Doctoral candidates with disabilities need assistive technology (scanners, screen readers, translators) but also customised scientific equipment. This assistance is for some doctoral candidates the difference between participation and exclusion from doctoral education. Candidates must be entitled to individual assessment of their needs. HEIs must take responsibility in these issues, and states must fund HEIs accordingly, so that HEIs are able to properly take care of the needs of disabled doctoral candidates.
Funding and financial support
Doctoral candidates require adequate social security and a safe financial situation in order to be able to concentrate on their work. This applies both to their personal life situation and their research project(s). Financing should be granted for the whole time it would usually take to finish the degree. Special provisions have to be foreseen for candidates with special needs and financing has to be prolonged for them to successfully finish their degree.
All funders should recognise that doctoral education is a long-term investment and that research carries risks. Therefore doctoral candidates and programmes needs stable and unconditioned funding. In addition, funding of doctoral candidates and programmes can never be done in such a way that the academic freedom is compromised. ESU refers to The European Charter for Researchers as a guideline.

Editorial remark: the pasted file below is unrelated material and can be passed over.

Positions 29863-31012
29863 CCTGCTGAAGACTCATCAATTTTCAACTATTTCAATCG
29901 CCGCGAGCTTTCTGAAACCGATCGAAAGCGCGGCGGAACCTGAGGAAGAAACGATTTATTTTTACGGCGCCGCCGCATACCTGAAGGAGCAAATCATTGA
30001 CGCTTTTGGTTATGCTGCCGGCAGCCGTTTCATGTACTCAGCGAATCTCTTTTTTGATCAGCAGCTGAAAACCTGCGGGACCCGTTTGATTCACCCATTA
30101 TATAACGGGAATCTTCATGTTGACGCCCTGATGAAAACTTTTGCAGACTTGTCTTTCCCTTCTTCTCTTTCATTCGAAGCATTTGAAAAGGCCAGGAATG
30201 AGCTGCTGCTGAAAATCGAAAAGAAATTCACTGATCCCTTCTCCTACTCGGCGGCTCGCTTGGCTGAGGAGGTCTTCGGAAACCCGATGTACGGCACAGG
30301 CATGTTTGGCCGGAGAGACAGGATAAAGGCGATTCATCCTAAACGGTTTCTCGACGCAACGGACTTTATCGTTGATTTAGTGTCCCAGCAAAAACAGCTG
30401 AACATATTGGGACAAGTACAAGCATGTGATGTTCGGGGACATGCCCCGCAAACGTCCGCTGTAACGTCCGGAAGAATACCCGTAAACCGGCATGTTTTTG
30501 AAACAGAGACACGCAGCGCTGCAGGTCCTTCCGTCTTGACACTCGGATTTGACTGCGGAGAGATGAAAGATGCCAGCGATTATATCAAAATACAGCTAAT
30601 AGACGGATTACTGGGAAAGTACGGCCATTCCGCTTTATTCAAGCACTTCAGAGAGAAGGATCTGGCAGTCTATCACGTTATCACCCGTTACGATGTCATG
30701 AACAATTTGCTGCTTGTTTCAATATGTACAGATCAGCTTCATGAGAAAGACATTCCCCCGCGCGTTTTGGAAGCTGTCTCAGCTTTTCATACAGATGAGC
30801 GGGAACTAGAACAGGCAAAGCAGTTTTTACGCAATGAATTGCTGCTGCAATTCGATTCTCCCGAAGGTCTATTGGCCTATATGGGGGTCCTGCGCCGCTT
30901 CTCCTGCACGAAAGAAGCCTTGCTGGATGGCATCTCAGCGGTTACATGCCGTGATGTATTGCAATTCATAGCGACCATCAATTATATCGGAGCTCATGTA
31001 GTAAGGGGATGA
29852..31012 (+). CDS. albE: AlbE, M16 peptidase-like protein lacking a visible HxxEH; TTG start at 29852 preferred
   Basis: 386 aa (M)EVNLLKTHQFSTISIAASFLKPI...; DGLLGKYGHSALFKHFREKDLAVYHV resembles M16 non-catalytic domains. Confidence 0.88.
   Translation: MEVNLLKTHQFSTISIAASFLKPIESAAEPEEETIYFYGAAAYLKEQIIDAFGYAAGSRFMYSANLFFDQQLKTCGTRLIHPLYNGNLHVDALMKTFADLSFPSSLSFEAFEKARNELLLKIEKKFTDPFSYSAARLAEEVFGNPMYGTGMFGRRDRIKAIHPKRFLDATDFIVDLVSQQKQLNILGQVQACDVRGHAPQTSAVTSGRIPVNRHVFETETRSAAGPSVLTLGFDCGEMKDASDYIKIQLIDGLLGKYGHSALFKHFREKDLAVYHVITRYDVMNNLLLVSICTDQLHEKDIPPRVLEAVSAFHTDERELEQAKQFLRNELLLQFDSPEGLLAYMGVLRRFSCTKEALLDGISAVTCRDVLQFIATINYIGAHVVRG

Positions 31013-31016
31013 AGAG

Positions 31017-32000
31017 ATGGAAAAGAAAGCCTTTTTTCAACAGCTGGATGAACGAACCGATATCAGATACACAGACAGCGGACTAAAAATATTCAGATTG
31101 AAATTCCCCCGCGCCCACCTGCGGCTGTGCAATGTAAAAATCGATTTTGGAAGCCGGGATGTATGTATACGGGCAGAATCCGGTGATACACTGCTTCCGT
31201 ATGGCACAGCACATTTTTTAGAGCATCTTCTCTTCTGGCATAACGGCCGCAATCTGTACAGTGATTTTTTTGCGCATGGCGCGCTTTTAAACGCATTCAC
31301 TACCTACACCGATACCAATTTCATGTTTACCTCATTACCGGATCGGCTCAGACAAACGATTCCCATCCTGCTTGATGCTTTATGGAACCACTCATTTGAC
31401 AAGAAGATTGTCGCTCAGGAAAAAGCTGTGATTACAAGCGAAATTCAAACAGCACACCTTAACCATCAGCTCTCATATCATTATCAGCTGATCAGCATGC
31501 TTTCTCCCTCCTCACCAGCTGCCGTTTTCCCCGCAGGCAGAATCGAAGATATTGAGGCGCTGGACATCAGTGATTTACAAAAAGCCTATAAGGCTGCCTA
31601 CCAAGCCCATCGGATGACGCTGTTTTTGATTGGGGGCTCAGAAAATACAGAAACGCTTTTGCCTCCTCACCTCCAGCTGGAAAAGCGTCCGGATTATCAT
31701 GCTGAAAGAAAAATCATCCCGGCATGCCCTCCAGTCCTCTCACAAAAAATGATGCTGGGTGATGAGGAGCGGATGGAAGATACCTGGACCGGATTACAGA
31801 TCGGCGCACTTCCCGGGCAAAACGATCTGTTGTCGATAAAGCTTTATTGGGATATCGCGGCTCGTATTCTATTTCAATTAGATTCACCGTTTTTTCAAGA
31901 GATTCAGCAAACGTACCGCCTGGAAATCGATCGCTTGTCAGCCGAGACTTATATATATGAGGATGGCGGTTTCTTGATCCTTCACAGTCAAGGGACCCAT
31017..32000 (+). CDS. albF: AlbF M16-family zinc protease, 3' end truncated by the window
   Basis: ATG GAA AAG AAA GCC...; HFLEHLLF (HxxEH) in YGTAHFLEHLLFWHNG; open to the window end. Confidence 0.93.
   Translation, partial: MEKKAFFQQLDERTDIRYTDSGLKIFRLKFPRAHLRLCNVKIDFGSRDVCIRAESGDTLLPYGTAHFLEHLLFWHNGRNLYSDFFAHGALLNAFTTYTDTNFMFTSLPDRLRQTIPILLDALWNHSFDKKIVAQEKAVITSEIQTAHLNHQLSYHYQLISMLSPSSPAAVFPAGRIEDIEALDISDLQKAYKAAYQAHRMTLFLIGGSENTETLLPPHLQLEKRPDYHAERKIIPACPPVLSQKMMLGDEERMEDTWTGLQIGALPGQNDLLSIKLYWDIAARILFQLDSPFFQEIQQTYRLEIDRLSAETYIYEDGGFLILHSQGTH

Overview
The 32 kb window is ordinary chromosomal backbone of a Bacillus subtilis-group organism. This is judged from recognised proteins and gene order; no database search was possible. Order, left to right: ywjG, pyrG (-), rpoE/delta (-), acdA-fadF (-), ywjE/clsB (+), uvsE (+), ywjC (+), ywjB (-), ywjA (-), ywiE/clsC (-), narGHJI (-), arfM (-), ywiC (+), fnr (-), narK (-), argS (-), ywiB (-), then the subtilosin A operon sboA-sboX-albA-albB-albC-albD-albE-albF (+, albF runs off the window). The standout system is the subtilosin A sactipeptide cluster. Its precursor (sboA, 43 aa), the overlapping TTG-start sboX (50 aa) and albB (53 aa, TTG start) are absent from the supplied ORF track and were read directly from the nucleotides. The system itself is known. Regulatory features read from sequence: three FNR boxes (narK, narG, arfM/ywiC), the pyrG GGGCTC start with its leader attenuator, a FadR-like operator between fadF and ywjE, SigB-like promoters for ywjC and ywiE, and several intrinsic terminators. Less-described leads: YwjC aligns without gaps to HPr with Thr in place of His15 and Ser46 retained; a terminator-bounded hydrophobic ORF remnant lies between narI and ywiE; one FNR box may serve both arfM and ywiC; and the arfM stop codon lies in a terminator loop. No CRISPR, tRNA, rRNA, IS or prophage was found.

In some countries doctoral candidates are forced to pay tuition fees. ESU is strongly against this, as fees not only form an obstacle to access, but also weaken the financial situation of doctoral candidates paying them. All tuition fees should be abolished.
Doctoral candidates as members of research communities
ESU reaffirms the policy laid down in Salzburg principles, that doctoral candidates are to be treated as early stage researchers. They should be recognized as professionals with commensurate rights, who make a key contribution to the creation of new knowledge.
HEIs have to ensure that doctoral candidates have the same rights as an employee, when it comes to research and teaching activities, especially access to HEI infrastructure. Doctoral candidates should be able to enjoy the same working environment and guarantees as permanent employees.. The best way to do this is to employ doctoral candidates as researchers whenever possible. Employment would also allow doctoral candidates access to stable income, social security and health care, so that a candidate would be able to focus solely on his or her research. When employed, organizational or institutional workload of the candidate has to be adjusted in a such way that it doesn’t hamper the candidate’s progression. In employing doctoral candidaes the principles in The Code of Conduct for Recruitment of Researchers should be followed. Any abuse of doctoral candidates, whether or not they are employees, is not to be tolerated.